1. The leaders invisual safety. ContinuousImprovement StrategiesThat Really Work!
2. Plan-Do-Check-Act (PDCA) 1PDCA is a four-step qualitymodel that focuses onachieving continuousimprovement...
3. Plan-Do-Check-Act (PDCA) 1By following these fourspecified steps within acycle: Plan - Do - Check - Act
4. Plan-Do-Check-Act (PDCA) 1Plan: Recognize or identify an opportunity and plan for a change.
5. Plan-Do-Check-Act (PDCA) 1Do: Implement the plan for change on a small scale. Test the change.
6. Plan-Do-Check-Act (PDCA) 1Check: Review the results and analyze them for success or needed adaptations.
7. Plan-Do-Check-Act (PDCA) 1Act: If the plan worked, implement the changes on a wider scale. However...
8. Plan-Do-Check-Act (PDCA) 1Act: If the changes were not successful go through the cycle again with a different plan.
9. LEAN 2Lean, or Lean Manufacturingfocuses mainly on preservingquality, with less work byeliminating waste.
10. LEAN 2Common “wastes” that areidentified for improvementinclude: Time Money Resources
11. LEAN 2Benefits of LEAN include:• Boost in employee morale• Streamlined/efficient processes• Overall improvements in customer satisfaction.
12. Six Sigma 36S Utilizes a set of qualitymanagement methods that aimtowards improving outputs byidentifying errors and defects.
13. Six Sigma 3This data-driven method allowsfor only 6 standard deviationsbetween the mean andspecification limit when it comesto error.
14. Six Sigma 36S was originally developed byMotorola and is credited withsaving them nearly $17 billiondollars since it was initiallyimplemented.
15. Total Quality ManagementTQM) ( 4TQM started out in themanufacturing sector but canbe adapted to fit almost anybusiness type.
16. Total Quality ManagementTQM) ( 4TQM Focuses primarily on: • Customer satisfaction • Employee involvement • Process enhancements • Communication
17. Kaizen (Kai-zen) 5This Japanese-derived term isused to describe a long-termapproach towards implementingsmall changes that add up tobigger results.
18. Kaizen (Kai-zen) 5Each employee is fullyinvolved, in Kaizen, to helpensure improvement withinall processes.
19. Kaizen (Kai-zen) 5Some common highly covetedtraits of Kaizen include: • Personal discipline • Quality circles • Teamwork
20. 5S 6The 5S philosophy centers onmaintaining a clean andorganized workspace topromote greaterefficiency, functionality, andhigher levels of production.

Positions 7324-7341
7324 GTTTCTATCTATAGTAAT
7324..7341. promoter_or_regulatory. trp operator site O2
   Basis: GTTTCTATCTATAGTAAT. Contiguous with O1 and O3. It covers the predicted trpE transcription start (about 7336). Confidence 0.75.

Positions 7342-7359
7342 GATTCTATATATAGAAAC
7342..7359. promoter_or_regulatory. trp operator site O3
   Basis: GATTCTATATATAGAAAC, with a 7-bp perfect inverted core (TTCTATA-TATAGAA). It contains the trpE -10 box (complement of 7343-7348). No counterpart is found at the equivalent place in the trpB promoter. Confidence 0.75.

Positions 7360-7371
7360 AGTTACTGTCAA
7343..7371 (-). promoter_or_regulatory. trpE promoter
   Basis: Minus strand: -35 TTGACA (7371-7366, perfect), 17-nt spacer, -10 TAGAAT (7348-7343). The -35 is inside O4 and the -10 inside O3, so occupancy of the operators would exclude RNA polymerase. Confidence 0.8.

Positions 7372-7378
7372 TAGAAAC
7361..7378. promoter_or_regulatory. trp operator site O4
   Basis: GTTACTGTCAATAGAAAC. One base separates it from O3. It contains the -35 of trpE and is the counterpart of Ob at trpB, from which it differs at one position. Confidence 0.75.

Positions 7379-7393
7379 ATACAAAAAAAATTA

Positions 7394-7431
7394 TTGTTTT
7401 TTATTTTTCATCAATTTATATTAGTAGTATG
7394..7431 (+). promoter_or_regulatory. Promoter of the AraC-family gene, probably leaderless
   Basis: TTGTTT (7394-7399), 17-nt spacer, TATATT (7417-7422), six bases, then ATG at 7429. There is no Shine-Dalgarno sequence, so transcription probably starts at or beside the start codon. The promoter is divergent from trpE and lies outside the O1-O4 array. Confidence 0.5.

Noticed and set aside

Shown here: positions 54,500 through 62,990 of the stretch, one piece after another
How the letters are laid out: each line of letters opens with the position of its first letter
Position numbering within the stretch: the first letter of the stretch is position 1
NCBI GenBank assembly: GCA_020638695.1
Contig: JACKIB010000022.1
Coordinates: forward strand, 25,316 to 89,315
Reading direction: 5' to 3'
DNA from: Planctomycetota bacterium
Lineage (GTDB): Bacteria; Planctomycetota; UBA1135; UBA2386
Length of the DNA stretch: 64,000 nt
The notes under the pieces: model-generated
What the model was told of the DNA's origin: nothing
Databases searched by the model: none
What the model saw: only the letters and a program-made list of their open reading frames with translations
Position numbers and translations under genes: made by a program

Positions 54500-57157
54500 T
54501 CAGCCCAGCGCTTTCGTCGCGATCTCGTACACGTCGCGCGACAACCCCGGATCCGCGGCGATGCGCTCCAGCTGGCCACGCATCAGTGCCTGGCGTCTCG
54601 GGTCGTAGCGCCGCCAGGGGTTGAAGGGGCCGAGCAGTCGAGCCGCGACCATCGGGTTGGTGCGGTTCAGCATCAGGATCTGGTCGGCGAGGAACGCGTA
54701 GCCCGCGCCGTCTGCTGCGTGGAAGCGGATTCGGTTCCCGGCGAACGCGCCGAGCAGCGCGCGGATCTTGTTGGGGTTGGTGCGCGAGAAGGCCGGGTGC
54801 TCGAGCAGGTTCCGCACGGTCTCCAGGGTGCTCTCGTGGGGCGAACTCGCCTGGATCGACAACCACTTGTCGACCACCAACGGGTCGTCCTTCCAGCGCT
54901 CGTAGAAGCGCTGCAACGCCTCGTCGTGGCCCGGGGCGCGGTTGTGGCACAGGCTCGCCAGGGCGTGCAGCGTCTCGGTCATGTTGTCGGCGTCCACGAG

21. 5S 6This philosophy is called 5Sbecause there are 5organizational strategiesinvolved that all begin withthe letter “S”.
22. 5S 6They are as follows: Sort Set In Order Shine Standardize Sustain
23. 5S 6Sort: Eliminate unneeded and unnecessary items by clearing the work area.
24. 5S 6Set In Order: Organizing tools and resources so they are easily accessible & in designated areas.
25. 5S 6Shine: Keeping work areas clean and tidy and putting items where they belong.
26. 5S 6Standardize:Work stations conducting thesame jobs should be set upin an identical manner so jobprocesses are standardized.
27. 5S 6Sustain:Maintaining and reviewingthe standards to create aculture of continuousimprovement within allareas.
28. Hoshin Kanri / Hoshin Planning 7A step-by-step form of continuousimprovement which centers on acomprehensive communicationsystem between all levels of staffwhile working towards a sharedgoal.
29. Hoshin Kanri / Hoshin Planning 7In Hoshin Planning, allemployees are consideredexperts at their jobs and areheld accountable forachievement.
30. Hoshin Kanri / Hoshin Planning 7A common/helpful tactic used inHoshin Planning is “Catchball.”Catchball is a session betweenmanagers and employees whereideas and questions are thrownback and forth.
31. Kanban 8Kanban originated within theToyota enterprise and is a tacticused to help improve and makeneeded changes in order topromote further improvement.
32. Kanban 8This type of continuousimprovement method utilizes theimportance of small steps “babysteps” towardsimprovement, while alsorespecting current processes androles.
33. Kanban 8Kanban can be described as ascheduling system thatindicates what should beproduced, how much, andwhen it should be done.
34. Value Stream Mapping 9This helpful planning techniquelooks inward at the design andflow of how information isshared and how processes areconducted.
35. Value Stream Mapping 9A highly-detailed flow chart iscommonly utilized to isolate allsteps within a specific process, soareas can be identified forimprovement or needing changes.
36. Value Stream Mapping 9This is a great tool to helpidentify areas of waste, reduceprocess times, and to improveoverall current processes.
37. TIMWOOD 10This form of continuousimprovement places emphasis onthe 7 wastes commonly identifiedby the mnemonic TIMWOOD.
38. TIMWOOD 10When becoming lean, theelimination of waste is crucial.This strategy outlines the majorcontributors of waste so ideas canbe brainstormed to help eliminateassociated wastes.
40. Looking for Help? We have you covered.Creative Safety Supply works with companies both large and small to help them with their Continuous Improvement needs. We carry a host of PDCA, Lean, 5S, 6SKaizen, Kanban and Continuous Improvement products. CreativeSafetySupply.com.
41. We are here to help. call us toll-free: 1-866-777-1360 or visit us online at:www.creativesafetysupply.com